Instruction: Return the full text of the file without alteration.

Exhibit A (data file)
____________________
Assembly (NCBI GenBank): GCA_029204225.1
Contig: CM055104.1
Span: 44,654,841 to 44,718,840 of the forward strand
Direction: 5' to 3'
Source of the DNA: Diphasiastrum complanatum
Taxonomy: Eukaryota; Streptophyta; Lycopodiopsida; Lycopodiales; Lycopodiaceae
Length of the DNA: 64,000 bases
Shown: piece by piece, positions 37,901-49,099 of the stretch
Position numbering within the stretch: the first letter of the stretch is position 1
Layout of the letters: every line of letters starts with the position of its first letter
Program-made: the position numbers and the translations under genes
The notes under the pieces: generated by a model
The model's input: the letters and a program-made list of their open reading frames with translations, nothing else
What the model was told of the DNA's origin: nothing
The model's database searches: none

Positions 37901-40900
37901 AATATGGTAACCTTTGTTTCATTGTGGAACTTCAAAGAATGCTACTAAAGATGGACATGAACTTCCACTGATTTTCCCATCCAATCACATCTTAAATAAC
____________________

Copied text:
Assembly (NCBI GenBank): GCA_029204225.1
Contig: CM055104.1
Span: 44,654,841 to 44,718,840 of the forward strand
Direction: 5' to 3'
Source of the DNA: Diphasiastrum complanatum
Taxonomy: Eukaryota; Streptophyta; Lycopodiopsida; Lycopodiales; Lycopodiaceae
Length of the DNA: 64,000 bases
Shown: piece by piece, positions 37,901-49,099 of the stretch
Position numbering within the stretch: the first letter of the stretch is position 1
Layout of the letters: every line of letters starts with the position of its first letter
Program-made: the position numbers and the translations under genes
The notes under the pieces: generated by a model
The model's input: the letters and a program-made list of their open reading frames with translations, nothing else
What the model was told of the DNA's origin: nothing
The model's database searches: none

Positions 37901-40900
37901 AATATGGTAACCTTTGTTTCATTGTGGAACTTCAAAGAATGCTACTAAAGATGGACATGAACTTCCACTGATTTTCCCATCCAATCACATCTTAAATAAC